Illustration of Frank Hamer by Bob Boze Bell
Ranger Frank Hamer made a name for himself along the U.S.-Mexico border in West Texas where he rode and fought hard.
– Illustrated by Bob Boze Bell –

Texas bred tough men, and none came any tougher than Frank Hamer.
He was to the Lone Star State what Wyatt Earp was to Arizona and what Wild Bill Hickok was to Kansas.

His iron strength was hammered on the anvil of his father’s blacksmith shop. His iron will was molded in 40 tumultuous years as a peace officer. His iron character was honed by his struggles against horseback outlaws, Mexican smugglers, the Ku Klux Klan, corrupt politicians, the Texas Bankers Association and Lyndon B. Johnson. His iron courage was forged in the flames of 52 gunfights with desperadoes. In an era when crooked police were a dime a dozen, he could not be bought at any price.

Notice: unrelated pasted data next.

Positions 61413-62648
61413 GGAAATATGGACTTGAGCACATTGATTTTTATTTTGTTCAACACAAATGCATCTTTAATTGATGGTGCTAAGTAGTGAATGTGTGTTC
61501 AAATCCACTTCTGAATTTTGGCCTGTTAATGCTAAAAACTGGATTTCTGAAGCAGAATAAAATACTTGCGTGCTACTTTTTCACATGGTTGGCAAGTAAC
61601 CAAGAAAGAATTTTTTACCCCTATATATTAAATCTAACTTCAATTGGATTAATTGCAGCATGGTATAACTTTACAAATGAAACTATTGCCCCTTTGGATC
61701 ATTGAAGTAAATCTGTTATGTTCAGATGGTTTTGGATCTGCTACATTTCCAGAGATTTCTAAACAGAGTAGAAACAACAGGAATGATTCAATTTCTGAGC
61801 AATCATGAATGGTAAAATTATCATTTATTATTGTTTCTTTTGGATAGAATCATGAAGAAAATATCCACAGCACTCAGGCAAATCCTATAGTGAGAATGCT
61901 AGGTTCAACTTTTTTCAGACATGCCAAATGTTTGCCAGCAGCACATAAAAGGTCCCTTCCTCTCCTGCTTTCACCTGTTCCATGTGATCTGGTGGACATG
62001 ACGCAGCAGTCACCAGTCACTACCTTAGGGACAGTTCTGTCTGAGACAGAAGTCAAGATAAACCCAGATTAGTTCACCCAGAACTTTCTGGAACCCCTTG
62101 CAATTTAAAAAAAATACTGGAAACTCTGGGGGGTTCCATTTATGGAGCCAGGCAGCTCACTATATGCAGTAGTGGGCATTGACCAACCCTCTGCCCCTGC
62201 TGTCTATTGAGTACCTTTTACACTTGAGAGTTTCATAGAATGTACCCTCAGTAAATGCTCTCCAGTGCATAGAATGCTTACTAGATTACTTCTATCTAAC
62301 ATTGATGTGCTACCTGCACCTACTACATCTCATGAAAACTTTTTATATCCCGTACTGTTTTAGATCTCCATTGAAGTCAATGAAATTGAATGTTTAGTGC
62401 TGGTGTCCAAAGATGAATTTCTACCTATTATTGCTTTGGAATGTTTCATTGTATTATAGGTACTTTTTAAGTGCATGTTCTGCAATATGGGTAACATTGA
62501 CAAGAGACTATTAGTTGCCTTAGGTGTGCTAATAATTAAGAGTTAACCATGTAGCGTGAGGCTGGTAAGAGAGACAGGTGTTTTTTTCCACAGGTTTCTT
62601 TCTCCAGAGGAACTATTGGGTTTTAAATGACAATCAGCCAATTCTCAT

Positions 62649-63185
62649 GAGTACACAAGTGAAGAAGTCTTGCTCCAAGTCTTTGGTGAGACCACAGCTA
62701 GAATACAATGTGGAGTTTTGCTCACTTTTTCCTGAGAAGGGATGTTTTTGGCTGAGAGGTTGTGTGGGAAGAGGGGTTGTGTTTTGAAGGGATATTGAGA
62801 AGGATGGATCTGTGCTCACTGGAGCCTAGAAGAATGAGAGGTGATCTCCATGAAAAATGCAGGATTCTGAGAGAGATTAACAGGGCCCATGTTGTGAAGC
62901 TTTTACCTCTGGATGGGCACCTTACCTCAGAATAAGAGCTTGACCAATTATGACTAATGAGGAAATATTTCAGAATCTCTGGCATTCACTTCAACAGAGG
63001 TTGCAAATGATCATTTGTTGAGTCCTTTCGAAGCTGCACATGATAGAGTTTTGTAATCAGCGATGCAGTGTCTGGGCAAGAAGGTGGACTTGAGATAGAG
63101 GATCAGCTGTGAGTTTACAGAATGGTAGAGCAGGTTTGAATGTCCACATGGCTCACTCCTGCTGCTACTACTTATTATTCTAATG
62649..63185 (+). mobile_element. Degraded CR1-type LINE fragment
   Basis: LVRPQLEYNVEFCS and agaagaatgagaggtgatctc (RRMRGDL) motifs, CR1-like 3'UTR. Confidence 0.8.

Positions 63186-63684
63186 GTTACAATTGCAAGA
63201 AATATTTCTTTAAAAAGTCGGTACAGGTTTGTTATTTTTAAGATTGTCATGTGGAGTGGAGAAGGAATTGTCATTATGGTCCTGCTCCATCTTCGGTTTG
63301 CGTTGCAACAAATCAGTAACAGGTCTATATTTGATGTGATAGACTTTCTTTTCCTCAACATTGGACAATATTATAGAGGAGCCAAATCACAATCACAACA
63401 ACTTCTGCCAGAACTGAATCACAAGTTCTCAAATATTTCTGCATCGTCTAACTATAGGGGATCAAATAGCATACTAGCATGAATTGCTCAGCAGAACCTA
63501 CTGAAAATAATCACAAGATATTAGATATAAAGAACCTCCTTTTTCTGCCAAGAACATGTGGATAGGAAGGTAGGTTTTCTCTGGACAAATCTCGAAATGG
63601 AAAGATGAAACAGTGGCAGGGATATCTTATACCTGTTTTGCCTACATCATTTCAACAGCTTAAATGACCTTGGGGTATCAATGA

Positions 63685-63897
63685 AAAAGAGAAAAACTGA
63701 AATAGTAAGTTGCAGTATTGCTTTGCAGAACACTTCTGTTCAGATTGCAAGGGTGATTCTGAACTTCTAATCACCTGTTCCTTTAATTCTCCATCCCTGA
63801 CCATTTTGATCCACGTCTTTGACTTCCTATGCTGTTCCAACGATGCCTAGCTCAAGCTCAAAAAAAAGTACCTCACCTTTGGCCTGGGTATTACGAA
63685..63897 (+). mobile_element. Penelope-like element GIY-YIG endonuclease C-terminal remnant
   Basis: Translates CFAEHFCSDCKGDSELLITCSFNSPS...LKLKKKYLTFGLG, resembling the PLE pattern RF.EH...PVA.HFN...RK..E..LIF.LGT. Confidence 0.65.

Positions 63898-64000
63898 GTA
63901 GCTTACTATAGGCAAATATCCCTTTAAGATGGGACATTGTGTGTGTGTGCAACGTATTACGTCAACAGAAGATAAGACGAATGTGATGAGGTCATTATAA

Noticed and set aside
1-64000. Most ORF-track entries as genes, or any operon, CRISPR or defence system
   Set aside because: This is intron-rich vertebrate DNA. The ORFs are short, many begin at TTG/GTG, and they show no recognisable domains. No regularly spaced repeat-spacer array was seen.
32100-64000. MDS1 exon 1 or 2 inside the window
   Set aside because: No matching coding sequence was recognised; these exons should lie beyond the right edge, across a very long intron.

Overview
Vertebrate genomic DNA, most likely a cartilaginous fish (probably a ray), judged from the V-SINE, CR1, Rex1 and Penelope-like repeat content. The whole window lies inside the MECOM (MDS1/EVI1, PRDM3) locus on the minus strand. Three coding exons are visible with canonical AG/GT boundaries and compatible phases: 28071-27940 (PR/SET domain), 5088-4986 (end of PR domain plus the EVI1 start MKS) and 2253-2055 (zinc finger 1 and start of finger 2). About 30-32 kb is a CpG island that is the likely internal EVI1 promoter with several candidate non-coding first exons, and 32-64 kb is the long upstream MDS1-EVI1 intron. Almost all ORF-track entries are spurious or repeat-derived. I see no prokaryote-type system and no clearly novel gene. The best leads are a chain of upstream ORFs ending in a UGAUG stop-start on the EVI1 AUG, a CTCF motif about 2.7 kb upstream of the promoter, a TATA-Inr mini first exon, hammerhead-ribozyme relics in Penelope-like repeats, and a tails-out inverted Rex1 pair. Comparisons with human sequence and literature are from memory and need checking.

He was the greatest American lawman of the 20th century.

Hill Country Hero

Hamer was a son of the Hill Country, that undulating expanse that stretches through central Texas from the Balcones Escarpment north and west to the Edwards Plateau. In the 1840s-50s, settlers from the mountains of Missouri, Arkansas and Tennessee poured into the Hill Country, long the domain of Apaches and Comanches. Their battles against Indian raiders would, for generations to come, help define the character of Texans as fierce and unrelenting warriors. After the Civil War, the Hill Country became consumed by local violence. With fewer Indians to fight, Texans had turned on each other.